What You Should Know about Cat Eyes

What You Should Know about Cat Eyes

 

Up close and even far away, cat eyes are some of the most interesting eyes on the face of the planet. While eyes function very similarly for all animals—allowing in more or less light, so our brains can make a picture of our surroundings—there are many interesting things we can learn about our furry, purring friends’ eyes. 

The Pupil Shape Is Special

While humans have circular pupils that dilate outward in all directions, cats have a slit-like pupil that is vertical. When their pupils dilate, they expand left and right. This is different still than sheep eyes, which have a horizontal and oblong-shaped pupil. 

Pupils will dilate more or less depending on how much light the eye is exposed to. Cat eyes have the ability to dilate extremely fast, which makes transitioning from light spaces to dark spaces very easy. This is especially important when considering the natural hunting patterns of cats. Because cats are crepuscular, meaning they are most active during dawn and dusk, it’s important for their eyes to be able to become accustomed to all light stages. 

Adapting to different brightnesses of light can help cats survive in the wild by being able to see predators, and it also allows them to hunt prey during their active periods and at night. Their vertical pupil also allows cats to gauge the distance between predator and/or prey much more precisely, meaning they will have a higher chance of catching that mouse or getting away from that coyote.  

Cats Can Talk with Their Eyes

Cats don’t have the same expressions that humans or even dogs have, which makes their communication with their face and eyes even more subtle. These communications are given through their pupil shape as well as the placement of their eyelids. 

If a cat has dilated eyes, it could mean that they are excited. Remember, when cat’s pupils are wide, they are able to see things more clearly. This also means that cats will dilate their eyes when they are shocked or scared, so they can better ward off danger or need to attack. Wide open eyelids could also show they are startled or making sure of their surroundings.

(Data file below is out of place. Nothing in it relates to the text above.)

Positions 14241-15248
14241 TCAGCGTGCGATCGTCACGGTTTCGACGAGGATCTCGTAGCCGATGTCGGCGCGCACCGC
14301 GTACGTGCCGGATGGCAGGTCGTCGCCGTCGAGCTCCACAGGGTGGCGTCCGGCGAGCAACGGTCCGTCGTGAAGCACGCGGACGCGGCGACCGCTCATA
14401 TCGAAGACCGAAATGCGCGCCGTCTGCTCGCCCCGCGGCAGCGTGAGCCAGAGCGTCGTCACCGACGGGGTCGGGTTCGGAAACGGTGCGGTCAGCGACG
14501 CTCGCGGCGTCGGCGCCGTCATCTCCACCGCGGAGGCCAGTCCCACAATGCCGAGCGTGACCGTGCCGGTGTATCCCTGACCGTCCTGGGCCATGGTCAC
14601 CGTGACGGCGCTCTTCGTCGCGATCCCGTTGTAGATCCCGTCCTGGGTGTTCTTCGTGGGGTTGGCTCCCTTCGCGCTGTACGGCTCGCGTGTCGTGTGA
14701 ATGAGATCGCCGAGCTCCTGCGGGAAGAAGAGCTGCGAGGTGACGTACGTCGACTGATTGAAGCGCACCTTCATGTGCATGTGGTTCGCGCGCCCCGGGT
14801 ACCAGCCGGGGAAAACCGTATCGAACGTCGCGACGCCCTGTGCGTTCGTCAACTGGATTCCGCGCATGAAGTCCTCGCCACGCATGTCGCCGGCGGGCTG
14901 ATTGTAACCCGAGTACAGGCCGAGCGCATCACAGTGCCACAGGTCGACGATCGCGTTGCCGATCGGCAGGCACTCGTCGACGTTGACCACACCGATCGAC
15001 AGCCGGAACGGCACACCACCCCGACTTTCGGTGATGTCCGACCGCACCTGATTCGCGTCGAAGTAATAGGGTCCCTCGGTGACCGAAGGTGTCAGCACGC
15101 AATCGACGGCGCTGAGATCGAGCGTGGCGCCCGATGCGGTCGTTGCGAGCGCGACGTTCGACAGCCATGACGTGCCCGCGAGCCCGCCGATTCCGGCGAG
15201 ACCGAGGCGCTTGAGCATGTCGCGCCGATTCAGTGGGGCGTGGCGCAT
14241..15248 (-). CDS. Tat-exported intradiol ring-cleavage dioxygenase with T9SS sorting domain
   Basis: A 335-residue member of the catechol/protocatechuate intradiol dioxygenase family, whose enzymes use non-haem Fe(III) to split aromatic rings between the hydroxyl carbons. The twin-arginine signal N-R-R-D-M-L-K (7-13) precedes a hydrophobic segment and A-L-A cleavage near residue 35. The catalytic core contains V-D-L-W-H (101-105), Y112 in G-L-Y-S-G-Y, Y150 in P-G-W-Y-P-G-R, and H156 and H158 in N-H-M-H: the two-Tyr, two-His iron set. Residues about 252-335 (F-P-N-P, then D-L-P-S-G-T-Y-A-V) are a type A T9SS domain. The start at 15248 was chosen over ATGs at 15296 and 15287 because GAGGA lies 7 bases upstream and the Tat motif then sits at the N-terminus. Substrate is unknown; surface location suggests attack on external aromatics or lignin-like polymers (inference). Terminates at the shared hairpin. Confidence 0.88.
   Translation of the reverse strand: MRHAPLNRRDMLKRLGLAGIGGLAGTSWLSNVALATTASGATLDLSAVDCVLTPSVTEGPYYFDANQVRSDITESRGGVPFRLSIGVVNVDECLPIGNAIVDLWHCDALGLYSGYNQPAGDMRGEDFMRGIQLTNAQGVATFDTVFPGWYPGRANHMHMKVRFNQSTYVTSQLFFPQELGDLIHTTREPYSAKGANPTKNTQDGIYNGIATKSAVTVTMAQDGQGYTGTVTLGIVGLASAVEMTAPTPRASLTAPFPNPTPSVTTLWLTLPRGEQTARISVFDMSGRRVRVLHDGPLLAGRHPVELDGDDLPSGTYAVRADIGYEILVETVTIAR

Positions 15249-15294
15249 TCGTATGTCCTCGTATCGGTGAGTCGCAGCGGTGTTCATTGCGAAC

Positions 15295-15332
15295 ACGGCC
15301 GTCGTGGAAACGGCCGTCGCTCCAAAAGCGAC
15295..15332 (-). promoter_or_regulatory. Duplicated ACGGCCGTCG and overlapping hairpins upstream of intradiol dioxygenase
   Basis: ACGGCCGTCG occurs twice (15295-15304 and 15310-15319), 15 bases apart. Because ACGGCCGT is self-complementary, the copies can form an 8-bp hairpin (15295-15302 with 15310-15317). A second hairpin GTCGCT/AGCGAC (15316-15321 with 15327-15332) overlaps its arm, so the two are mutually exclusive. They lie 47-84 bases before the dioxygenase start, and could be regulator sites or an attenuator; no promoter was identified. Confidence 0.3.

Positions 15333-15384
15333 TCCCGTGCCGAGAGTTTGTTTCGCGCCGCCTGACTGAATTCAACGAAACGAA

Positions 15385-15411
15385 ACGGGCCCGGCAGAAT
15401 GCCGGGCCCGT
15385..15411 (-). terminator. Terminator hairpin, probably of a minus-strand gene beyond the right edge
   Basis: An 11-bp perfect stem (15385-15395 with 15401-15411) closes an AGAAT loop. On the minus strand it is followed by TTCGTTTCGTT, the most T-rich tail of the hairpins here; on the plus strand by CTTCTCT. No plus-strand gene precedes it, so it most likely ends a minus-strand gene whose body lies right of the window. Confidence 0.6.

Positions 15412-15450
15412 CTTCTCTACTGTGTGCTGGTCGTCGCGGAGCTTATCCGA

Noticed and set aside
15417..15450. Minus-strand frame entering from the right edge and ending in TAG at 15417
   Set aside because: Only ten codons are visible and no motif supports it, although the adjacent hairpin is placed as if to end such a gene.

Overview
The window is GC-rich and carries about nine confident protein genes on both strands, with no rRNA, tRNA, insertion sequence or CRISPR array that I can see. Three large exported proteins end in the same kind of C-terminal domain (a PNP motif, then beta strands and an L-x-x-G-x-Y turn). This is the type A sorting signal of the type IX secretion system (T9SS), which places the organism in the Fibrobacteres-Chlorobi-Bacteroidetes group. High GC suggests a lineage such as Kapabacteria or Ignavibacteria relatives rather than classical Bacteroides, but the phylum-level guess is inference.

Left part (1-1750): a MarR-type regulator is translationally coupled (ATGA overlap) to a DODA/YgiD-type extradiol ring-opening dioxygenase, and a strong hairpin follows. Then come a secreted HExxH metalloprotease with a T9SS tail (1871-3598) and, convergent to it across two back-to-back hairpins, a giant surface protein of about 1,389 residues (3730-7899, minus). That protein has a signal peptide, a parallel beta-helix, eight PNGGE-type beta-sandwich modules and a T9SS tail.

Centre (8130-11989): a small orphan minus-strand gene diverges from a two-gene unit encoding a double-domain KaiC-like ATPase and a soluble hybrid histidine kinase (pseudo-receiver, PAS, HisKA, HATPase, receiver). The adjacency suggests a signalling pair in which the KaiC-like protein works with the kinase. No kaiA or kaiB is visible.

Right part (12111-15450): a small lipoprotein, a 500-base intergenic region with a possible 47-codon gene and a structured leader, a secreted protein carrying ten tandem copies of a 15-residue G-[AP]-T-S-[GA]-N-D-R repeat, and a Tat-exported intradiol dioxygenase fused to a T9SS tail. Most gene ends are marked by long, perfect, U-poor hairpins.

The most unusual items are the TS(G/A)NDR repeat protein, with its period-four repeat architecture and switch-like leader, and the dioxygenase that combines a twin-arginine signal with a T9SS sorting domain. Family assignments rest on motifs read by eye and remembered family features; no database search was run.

When cat pupils are narrowed, it could mean they are getting ready to attack and have really focused on what they want to have for dinner. While a narrowed pupil may mean something unpleasant, if your cat’s eyelids are half-closed or squinted, they might be showing their affection for you. This also happens when cats blink slowly at you. It means they respect and trust you and that they know you’re not going to attack them. 

Cats Have a Third Eyelid

Like humans, cats have an upper eyelid and a lower eyelid that are used in general to protect their eyes from debris and to lubricate their eyeball, preventing it from drying out. However, unlike humans, these special felines have a third eyelid. 

The third eyelid in cats is called the nictitating membrane, which is a membrane that can be pulled back or closed. This eyelid is very close to the inner corner of the eye. For cats, this third eyelid acts as a windshield wiper that clears away all the dirt and debris they may have in their eye. 

Final Thoughts

We all know that cats are super fascinating creatures, and we are always excited to learn something new about them. With a vertical pupil, eye communication, and a third eyelid, cat eyes might be the most interesting part of our feline friends. 

Citations

https://www.catster.com/cat-health-care/what-is-your-cats-third-eyelid-what-to-do-if-your-cats-third-eyelid-is-showing

https://www.sciencealert.com/here-s-why-cats-have-such-weird-eyes#:~:text=Cats%20have%20some%20of%20the,the%20aperture%20of%20a%20camera.

https://www.foundanimals.org/eyes-know-cat-thinking/



See also : Interesting ways your cat communicates

 

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